Dark Eden (Dark Eden Series #1)

Dark Eden (Dark Eden Series #1)

4.3 40
by Patrick Carman
     
 

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Fifteen-year-old Will Besting is sent by his doctor to Fort Eden, an institution meant to help patients suffering from crippling phobias. Once there, Will and six other teenagers take turns in mysterious fear chambers and confront their worst nightmares—with the help of the group facilitator, Rainsford, an enigmatic guide. When the patients emerge from the

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Overview

Fifteen-year-old Will Besting is sent by his doctor to Fort Eden, an institution meant to help patients suffering from crippling phobias. Once there, Will and six other teenagers take turns in mysterious fear chambers and confront their worst nightmares—with the help of the group facilitator, Rainsford, an enigmatic guide. When the patients emerge from the chamber, they feel emboldened by the previous night's experiences. But each person soon discovers strange, unexplained aches and pains. . . . What is really happening to the seven teens trapped in this dark Eden?

Patrick Carman's Dark Eden is a provocative exploration of fear, betrayal, memory, and— ultimately—immortality.

Editorial Reviews

School Library Journal
Gr 7 Up—A spooky, psychological thriller. Will Besting, 15, is afraid. The fear that he feels is irrational, a byproduct of a traumatic event he experienced as a child that he can't fully remember. His therapist Dr. Stevens, seeing no other way to help him, refers him to a mysterious man named Rainsford, who works out of an old, abandoned army base. After arriving at Fort Eden with six other patients, Will makes a break for it and manages to sequester himself in an old, nearly abandoned bunker with a mysterious bomb shelter. From there, he is able to monitor what happens at the base using old surveillance equipment. He witnesses silently as the other patients begin their "cures" in earnest but can't shake the suspicion that something at the base is really wrong, just below the surface. Further complicating his hidden observations is Davis, a former graduate of Fort Eden who both encourages the other patients and begins to hunt for Will in earnest. Will serves as an outsider among outsiders, unwilling to be cured of his fears by the seemingly amoral Dr. Stevens and Rainsford. A crotchety old cook serves as both comic relief and as chief antagonist, with the suspenseful threat of her discovering Will right under her nose always looming. With seven different characters who have seven different fears, there is bound to be someone for readers to relate to in one way or another. While elements of this story may at first seem predictable, the supernatural twist at the end will leave teens with more questions than answers.—Ryan Donovan, New York Public Library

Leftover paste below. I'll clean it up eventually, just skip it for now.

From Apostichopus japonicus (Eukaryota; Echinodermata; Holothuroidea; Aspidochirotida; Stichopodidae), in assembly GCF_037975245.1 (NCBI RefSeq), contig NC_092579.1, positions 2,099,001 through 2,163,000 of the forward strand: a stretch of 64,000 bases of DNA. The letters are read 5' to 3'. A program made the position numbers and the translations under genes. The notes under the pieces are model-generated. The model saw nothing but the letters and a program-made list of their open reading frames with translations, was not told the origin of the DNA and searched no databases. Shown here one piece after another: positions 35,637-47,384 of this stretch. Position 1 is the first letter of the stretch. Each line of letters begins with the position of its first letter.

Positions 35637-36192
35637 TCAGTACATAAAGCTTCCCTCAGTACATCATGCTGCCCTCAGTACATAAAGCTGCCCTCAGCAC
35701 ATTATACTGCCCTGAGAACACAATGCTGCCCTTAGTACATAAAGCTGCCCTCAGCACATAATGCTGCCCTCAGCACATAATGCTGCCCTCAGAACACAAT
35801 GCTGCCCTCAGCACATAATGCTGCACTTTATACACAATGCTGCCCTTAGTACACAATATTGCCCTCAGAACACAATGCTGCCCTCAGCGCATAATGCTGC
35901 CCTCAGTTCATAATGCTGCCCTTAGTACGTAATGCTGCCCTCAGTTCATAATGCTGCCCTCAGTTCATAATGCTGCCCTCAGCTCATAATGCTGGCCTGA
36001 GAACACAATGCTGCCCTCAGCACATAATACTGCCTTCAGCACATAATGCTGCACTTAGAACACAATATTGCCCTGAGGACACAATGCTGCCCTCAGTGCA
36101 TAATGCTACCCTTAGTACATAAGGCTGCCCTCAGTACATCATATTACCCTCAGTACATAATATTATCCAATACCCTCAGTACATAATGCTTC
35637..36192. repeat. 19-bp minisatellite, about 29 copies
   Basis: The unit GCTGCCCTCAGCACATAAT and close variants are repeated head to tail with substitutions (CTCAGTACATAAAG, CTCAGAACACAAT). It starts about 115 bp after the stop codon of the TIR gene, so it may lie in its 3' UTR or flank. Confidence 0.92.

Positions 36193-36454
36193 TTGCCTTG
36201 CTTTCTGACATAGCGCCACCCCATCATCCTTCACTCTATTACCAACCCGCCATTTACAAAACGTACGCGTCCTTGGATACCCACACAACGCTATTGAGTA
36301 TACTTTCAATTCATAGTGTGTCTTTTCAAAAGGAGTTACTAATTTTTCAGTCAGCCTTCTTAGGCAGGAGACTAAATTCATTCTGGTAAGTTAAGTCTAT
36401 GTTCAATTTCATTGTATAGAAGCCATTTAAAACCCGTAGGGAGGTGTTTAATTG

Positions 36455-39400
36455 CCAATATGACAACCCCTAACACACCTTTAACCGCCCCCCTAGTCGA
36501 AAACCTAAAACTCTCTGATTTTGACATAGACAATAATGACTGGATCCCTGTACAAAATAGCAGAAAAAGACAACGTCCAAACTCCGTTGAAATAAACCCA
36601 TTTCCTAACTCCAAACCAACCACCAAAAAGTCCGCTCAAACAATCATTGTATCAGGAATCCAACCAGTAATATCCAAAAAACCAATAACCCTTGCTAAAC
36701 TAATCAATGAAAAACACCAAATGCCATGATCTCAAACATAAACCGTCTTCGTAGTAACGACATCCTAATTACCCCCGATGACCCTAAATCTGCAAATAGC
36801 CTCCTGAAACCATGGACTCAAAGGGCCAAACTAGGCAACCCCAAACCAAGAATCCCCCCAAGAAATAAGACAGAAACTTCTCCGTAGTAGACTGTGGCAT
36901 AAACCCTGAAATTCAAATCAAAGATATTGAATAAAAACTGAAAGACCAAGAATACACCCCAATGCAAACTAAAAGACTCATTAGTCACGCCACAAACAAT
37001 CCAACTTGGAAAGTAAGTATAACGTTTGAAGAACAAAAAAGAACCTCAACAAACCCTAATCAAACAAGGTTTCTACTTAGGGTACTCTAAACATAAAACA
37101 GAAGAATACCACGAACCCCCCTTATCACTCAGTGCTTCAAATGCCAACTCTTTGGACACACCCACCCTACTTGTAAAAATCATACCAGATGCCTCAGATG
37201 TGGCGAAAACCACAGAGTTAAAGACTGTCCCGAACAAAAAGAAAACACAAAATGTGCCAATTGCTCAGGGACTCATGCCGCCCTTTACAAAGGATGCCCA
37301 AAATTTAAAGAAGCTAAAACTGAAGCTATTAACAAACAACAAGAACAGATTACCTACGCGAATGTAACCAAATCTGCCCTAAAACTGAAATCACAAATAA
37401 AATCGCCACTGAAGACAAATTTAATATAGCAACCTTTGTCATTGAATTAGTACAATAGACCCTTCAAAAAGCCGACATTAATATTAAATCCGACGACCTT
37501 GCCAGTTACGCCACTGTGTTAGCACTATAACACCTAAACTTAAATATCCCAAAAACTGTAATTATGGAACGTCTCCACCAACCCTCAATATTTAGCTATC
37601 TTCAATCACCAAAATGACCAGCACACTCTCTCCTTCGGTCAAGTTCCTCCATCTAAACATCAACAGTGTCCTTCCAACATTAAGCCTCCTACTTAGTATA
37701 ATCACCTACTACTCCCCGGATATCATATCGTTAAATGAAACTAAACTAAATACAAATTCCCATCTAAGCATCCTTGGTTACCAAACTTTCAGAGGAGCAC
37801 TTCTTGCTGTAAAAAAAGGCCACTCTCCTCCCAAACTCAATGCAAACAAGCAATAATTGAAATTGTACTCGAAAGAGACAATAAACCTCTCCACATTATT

Publishers Weekly
Carman (the Skeleton Creek series) continues to play with the integration of print and digital media, crafting a competent but slow thriller about seven teens with serious phobias who have been sent to a last-ditch facility to help them conquer their fears. Rainsford, the man at the head of Fort Eden, uses painful, high-tech aversion therapy that works but leaves its subjects with debilitating side effects that he insists will wear off. Agoraphobic 15-year-old Will Besting takes an instant dislike to the place, hiding in the basement of an outbuilding where he discovers an electronic setup that allows him to watch the others’ treatments; it eventually becomes clear that something other than therapy is going on. Though teamed up with an elaborate interactive Web site and an iPhone app, Carman’s tale isn’t entirely successful in making things seem as bad as Will believes; when, in what is essentially an afterword, readers discover what’s behind the supposed therapy, it doesn’t have the impact that it might. Still, for younger teens, the book’s relatively low fear factor might be an advantage. Ages 12–up. (Nov.)
Los Angeles Times
“DARK EDEN is a fast-paced thrill ride.”
Bulletin of the Center for Children’s Books
“The added supernatural twist...maintains Fort Eden’s air of doom and gloom to the very end.
The Bulletin for the Center for Children's Books
“The added supernatural twist...maintains Fort Eden’s air of doom and gloom to the very end.
Bulletin of the Center for Children’s Books
“The added supernatural twist...maintains Fort Eden’s air of doom and gloom to the very end.
Bulletin of the Center for Children's Books
"The added supernatural twist...maintains Fort Eden’s air of doom and gloom to the very end.
Children's Literature - Maggie L. Schrock